After four hours, we’d ascended close to 900m. The summit would need another three. Time ticked away, and so did my resolve.
As the drizzle began to get heavier, we paused, awkward on the steepening slope. Visibility was about 50m. I peered into the murk, willing it to lift.
“I don’t know about you guys,” I said, “but this isn’t great.”
This was Peter’s third attempt on Travers in recent years, but to my surprise he agreed to abandon the climb immediately.
“Yeah, we’re moving pretty slow and even if we made the summit, we’d probably be descending in the dark.”
Darryn was happy enough to go with the flow. And downhill was definitely better flow.
Once off the scree, a boulder overhang provided some semblance of shelter from the dripping sky and we ate a subdued lunch. “Better than working,” I quipped, but my mates seemed muted.
Back at John Tait Hut, I sawed pine while Darryn cooked dinner and Peter lit the wood-burner. A solo hiker arrived, having crossed Travers Saddle in deep snow. We queried her about the conditions. What should we do? Once again, indecision gnawed at us. I could tell that Peter, always hankering for the high ground, was particularly disappointed with the failed climb.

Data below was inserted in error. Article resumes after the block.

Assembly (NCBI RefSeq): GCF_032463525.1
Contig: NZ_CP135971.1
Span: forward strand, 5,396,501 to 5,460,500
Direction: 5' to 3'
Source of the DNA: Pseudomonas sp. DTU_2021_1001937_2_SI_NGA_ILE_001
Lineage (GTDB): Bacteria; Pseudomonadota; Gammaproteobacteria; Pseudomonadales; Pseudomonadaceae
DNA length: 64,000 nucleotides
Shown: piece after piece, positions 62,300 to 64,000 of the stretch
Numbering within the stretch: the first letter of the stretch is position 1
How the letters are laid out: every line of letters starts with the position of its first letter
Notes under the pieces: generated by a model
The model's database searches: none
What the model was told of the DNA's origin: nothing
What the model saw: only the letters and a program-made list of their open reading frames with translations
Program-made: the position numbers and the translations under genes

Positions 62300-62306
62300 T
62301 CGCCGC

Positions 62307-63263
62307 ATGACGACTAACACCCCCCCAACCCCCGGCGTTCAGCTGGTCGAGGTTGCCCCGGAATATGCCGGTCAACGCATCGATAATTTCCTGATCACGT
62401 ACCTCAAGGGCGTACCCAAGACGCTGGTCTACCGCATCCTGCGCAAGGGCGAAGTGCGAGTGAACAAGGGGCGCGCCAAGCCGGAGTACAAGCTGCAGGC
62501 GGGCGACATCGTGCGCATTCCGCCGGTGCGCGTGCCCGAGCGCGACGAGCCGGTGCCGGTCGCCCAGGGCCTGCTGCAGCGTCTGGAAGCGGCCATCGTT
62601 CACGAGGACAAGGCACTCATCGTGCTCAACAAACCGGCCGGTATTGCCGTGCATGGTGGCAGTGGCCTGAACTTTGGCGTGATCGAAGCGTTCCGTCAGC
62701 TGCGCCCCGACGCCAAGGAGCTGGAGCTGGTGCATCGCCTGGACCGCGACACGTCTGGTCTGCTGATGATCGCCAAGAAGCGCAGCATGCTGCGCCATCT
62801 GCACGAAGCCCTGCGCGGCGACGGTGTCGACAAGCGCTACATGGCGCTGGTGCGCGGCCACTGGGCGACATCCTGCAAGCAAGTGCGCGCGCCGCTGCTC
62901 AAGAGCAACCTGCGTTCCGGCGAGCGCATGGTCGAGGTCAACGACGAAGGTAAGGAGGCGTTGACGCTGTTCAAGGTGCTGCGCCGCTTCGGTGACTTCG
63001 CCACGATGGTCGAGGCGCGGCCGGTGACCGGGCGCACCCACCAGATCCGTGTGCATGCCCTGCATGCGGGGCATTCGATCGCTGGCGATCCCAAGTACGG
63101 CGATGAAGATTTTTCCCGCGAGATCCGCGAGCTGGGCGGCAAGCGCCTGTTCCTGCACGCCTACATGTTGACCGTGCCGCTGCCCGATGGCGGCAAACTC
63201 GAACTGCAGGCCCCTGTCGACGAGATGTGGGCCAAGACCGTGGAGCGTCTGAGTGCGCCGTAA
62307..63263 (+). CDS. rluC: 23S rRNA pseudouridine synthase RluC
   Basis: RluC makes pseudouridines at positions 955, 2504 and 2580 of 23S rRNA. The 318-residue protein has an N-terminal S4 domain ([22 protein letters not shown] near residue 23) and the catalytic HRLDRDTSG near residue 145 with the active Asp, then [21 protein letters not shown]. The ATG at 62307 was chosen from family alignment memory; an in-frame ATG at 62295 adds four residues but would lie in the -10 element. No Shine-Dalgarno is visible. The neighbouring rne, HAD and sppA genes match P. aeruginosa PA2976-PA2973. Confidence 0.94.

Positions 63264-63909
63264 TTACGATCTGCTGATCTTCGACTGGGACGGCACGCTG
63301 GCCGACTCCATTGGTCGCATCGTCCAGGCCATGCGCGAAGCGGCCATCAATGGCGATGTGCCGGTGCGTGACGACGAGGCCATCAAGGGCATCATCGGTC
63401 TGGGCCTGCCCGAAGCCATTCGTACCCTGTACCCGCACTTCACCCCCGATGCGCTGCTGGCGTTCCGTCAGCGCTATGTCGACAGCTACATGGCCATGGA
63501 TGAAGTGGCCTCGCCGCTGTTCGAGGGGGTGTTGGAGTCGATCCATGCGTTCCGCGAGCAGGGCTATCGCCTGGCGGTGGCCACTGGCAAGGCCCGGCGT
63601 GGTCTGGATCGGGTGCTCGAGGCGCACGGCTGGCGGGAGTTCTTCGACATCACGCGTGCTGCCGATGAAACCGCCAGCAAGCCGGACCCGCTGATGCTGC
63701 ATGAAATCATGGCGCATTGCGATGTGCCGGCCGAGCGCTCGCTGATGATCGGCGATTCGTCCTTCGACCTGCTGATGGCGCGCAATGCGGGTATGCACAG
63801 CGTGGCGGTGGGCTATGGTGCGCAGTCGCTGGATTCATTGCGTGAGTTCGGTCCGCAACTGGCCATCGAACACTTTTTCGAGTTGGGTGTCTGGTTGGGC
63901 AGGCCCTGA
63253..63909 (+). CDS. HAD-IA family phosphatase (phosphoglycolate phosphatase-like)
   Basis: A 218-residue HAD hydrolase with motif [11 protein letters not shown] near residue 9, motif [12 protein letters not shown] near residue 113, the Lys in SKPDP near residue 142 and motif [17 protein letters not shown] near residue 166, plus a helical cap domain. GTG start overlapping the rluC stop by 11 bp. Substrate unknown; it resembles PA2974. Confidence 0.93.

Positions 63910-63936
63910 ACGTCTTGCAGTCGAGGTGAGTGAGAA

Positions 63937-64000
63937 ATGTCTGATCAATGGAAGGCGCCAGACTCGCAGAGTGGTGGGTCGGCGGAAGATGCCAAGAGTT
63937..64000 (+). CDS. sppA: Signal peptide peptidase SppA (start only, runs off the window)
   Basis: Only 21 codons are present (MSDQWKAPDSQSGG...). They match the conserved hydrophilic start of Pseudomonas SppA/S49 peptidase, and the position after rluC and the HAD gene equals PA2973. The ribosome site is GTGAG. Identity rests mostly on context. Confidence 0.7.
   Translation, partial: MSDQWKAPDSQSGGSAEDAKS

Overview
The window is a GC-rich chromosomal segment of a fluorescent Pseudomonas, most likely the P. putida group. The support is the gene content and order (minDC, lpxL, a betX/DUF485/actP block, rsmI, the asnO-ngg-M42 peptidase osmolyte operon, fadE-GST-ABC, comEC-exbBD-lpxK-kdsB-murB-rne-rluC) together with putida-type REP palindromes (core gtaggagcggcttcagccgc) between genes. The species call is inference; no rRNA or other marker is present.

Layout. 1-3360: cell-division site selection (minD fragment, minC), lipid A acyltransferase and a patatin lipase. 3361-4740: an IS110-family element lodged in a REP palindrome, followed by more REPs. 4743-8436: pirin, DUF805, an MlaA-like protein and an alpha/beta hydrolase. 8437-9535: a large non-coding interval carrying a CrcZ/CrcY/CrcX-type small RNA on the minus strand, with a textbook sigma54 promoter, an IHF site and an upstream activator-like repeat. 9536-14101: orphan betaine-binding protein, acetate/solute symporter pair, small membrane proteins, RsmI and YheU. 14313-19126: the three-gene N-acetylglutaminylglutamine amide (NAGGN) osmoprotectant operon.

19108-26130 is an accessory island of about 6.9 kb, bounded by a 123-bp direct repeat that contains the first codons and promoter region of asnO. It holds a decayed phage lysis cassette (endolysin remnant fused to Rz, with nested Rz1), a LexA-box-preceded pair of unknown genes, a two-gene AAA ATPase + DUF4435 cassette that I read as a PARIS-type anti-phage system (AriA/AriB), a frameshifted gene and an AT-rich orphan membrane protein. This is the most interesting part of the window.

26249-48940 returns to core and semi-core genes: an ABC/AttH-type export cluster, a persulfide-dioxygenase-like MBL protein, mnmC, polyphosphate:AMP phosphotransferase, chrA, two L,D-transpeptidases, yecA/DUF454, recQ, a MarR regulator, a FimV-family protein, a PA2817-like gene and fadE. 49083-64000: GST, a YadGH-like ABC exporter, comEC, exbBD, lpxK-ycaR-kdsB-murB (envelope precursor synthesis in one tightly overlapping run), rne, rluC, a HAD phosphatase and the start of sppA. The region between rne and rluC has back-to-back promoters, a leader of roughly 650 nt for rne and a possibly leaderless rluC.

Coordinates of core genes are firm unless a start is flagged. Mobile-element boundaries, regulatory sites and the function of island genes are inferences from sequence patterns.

It looked like we might get one reasonable day, so I suggested Gunsight Pass might make a good consolation prize. We could leave excess gear and food at John Tait, tramp with light packs up to Cupola Basin and cross this high-level route to Upper Travers through the Gunsight. Plan-C, or was it Plan-D, was on.
The track to Cupola Basin is a delight; climbing gently at first, then zigzagging through mountain beech forest, wispy with lichens. Tomtits trilled their squeaky wheelbarrow songs. As we emerged above the bushline, Mt Hopeless was clear, but clouds hid Cupola.
Once a base for animal research, Cupola Hut is different from other backcountry shelters. Stories of scientists chasing down deer fawns with butterfly nets, tagging grasshoppers and recording the bird and plant life are an integral part of the hut’s history. After the research ended in the 1970s, my friend Bruce Postill, who was a park ranger at the time, converted it into a tramper’s hut – including installing a wood-burner. A fire certainly added to the hut’s cosiness.